A surprising way to survive heart attack

Posted Feb 5, 2013 by Kathleen Blanchard
New research shows women and men of all ages are more likely to survive heart attack when they’re married or cohabitate.
Marriage or cohabitation may have benefits for surviving acute coronary syndrome.
Marriage or cohabitation may have benefits for surviving acute coronary syndrome.
The finding that is published in the European Journal of Preventive Cardiology is the first to assess how marital status or cohabitation improves cardiac outcomes from acute coronary syndrome (ACS).
Researchers aren’t certain why being single makes a person more likely to die from acute heart attack.
One reason might be that people whose health status is already poor may choose to stay single.
In the study, researchers compared rates of acute coronary syndrome and 28 day survival among married and unmarried men and women in four areas of Finland; across different age groups.
Our aim," said the authors in a press release, “was to study the differences in the morbidity and prognosis of incident acute coronary syndromes according to socio-demographic characteristics (marital status and household size)."
Over a period of ten years there were 15,330 ACS events. Half of people died from acute heart attack within 28 days.
The study found rates of death were highest among unmarried men and women, when compared to married men and women, regardless of age group or previous marital status.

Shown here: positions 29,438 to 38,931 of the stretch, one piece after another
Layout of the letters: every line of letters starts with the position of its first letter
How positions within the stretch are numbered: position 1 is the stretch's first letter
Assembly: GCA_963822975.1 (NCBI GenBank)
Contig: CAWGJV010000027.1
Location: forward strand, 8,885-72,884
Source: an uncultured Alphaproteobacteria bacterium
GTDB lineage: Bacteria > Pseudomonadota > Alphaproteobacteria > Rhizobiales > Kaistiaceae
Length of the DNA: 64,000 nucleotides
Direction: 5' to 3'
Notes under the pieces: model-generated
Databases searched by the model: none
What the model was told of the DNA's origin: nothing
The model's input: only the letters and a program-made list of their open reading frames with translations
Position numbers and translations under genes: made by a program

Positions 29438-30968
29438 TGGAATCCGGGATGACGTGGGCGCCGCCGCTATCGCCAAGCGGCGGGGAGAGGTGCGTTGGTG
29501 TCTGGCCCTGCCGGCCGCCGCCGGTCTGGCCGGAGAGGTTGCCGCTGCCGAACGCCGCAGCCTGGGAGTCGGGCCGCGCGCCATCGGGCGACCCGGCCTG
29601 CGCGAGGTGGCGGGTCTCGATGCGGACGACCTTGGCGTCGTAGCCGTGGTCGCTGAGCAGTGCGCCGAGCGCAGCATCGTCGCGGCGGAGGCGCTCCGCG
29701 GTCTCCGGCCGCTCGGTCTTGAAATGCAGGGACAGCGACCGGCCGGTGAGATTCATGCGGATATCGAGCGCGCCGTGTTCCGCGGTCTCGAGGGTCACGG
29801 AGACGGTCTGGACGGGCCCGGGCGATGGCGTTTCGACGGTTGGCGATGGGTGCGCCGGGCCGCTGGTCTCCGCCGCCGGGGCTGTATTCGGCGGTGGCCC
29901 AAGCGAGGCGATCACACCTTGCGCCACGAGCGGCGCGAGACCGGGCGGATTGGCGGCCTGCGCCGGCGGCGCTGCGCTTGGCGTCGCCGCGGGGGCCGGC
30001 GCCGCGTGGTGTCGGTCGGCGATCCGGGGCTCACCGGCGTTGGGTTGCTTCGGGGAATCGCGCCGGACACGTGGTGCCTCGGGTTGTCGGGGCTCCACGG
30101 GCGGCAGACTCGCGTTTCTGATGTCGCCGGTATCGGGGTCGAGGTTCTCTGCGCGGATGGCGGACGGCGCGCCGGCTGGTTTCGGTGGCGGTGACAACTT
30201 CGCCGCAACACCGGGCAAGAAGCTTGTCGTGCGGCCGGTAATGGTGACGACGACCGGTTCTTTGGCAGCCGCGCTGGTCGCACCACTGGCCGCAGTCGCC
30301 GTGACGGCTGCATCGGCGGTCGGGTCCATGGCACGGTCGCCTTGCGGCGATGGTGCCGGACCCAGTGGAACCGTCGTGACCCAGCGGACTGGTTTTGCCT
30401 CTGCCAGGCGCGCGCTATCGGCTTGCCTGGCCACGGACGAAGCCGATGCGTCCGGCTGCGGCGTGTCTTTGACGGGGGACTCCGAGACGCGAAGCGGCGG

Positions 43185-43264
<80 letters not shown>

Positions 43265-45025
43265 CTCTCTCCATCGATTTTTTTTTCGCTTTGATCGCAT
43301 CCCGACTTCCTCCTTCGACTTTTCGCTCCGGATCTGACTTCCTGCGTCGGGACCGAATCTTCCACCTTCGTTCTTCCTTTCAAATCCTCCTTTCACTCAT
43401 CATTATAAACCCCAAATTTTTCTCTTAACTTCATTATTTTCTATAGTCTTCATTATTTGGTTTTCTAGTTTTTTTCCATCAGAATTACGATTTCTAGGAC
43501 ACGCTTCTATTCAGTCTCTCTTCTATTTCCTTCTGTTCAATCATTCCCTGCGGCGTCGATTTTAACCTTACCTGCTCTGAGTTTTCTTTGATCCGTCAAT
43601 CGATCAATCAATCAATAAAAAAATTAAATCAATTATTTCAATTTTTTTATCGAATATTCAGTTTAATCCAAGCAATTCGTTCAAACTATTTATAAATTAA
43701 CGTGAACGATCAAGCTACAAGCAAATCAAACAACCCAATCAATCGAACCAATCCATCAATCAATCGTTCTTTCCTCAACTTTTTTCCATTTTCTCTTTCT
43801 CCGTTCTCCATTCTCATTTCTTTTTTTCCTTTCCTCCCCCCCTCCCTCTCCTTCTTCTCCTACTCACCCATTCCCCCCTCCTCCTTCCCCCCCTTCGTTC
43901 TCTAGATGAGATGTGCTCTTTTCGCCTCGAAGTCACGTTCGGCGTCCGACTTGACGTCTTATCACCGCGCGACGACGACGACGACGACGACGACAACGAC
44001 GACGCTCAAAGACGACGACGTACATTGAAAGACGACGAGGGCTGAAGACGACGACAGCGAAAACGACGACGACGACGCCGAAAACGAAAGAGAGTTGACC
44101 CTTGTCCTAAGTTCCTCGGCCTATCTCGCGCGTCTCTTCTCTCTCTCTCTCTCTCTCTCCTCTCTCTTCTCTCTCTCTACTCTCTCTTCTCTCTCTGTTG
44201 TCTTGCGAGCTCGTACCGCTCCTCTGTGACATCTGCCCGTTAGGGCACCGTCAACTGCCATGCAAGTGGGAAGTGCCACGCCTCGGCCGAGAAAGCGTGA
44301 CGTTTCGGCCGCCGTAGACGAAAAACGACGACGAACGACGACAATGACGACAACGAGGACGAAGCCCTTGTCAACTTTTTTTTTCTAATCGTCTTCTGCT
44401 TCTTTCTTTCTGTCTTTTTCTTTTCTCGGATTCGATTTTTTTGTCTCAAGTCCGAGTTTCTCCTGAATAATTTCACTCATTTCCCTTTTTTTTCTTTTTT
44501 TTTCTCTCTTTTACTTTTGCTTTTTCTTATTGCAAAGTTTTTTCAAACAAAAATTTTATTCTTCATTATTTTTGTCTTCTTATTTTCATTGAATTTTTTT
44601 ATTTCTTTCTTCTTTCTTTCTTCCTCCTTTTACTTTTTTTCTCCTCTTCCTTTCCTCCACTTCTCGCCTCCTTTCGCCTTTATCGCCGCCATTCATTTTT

The authors also say one of the reasons married and cohabitating partners are more likely to survive heart attack is because of early intervention.
“It may be assumed that resuscitation or calling for help was initiated faster and more often among those married or cohabiting," the authors wrote.
Another factor could be better adherence to medications like aspirin, beta-blockers, blood thinners and other medications prescribed after a heart attack for married people.
Past studies have shown marriage or partnering might induce healthier behaviors, possibly explaining better compliance with doing what the doctor advises.
The finding shows if you’re married or living with a partner you’re more likely to survive a heart attack. According to the authors, the study results can’t be explained by rapid intervention alone. Being unmarried or living alone could be an identifiable risk factor for dying from a heart attack, but more studies are needed.